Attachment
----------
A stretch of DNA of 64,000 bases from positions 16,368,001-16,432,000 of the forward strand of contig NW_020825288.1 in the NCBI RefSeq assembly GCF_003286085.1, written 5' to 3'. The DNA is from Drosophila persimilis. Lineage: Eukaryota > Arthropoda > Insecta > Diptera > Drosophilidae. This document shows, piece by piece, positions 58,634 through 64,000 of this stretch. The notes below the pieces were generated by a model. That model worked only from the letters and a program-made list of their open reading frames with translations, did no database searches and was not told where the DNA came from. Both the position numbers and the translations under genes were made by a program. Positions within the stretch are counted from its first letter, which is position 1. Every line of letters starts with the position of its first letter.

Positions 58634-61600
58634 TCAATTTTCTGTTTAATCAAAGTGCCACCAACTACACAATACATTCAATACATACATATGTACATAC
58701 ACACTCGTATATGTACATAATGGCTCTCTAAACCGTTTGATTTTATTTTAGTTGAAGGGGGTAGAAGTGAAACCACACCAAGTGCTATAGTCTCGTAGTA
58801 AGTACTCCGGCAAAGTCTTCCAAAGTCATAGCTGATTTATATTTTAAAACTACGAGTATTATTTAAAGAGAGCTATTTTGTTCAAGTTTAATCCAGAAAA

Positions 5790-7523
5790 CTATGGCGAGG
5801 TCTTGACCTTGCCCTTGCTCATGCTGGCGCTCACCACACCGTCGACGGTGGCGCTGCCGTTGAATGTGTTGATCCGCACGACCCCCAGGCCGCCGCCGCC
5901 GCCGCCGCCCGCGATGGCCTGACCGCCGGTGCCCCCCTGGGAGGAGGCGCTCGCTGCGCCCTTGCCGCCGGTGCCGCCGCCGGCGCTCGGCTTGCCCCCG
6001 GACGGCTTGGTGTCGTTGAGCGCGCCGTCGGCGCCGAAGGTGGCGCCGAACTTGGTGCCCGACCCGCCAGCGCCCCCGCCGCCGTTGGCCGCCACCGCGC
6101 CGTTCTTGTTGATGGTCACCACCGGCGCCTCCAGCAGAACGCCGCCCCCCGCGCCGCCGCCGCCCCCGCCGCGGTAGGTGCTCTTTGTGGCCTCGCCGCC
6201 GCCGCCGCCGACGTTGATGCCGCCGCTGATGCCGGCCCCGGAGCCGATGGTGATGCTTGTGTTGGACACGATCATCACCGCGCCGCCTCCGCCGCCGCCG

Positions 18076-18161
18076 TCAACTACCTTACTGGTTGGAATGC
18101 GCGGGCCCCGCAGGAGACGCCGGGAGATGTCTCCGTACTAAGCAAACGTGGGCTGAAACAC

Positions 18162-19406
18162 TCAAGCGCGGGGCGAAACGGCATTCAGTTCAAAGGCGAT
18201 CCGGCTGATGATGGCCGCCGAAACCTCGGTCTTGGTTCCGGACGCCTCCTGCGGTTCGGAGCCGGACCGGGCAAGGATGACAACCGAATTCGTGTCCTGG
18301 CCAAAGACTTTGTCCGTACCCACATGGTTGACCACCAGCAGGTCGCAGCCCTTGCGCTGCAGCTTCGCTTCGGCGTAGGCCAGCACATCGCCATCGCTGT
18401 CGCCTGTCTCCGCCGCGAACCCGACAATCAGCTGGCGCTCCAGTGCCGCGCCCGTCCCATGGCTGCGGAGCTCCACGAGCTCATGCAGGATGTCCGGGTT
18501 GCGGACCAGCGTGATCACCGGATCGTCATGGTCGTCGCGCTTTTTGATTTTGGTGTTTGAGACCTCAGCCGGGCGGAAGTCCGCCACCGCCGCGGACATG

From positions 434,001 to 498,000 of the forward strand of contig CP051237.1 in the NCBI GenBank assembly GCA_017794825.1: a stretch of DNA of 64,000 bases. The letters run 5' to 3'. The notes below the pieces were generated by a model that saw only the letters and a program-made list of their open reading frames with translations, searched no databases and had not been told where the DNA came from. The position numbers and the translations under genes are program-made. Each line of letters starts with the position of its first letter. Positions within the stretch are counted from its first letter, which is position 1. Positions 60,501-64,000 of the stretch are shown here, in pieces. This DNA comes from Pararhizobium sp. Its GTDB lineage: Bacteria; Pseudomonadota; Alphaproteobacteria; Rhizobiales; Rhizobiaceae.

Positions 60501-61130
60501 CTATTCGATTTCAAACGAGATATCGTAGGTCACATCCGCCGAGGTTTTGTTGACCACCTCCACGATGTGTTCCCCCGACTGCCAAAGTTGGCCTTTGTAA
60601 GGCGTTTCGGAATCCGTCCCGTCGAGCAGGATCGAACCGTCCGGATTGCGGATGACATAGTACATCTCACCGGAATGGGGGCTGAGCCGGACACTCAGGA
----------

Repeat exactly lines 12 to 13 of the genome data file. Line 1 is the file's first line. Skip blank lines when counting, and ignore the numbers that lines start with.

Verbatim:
6201 GCCGCCGCCGACGTTGATGCCGCCGCTGATGCCGGCCCCGGAGCCGATGGTGATGCTTGTGTTGGACACGATCATCACCGCGCCGCCTCCGCCGCCGCCG

Positions 18076-18161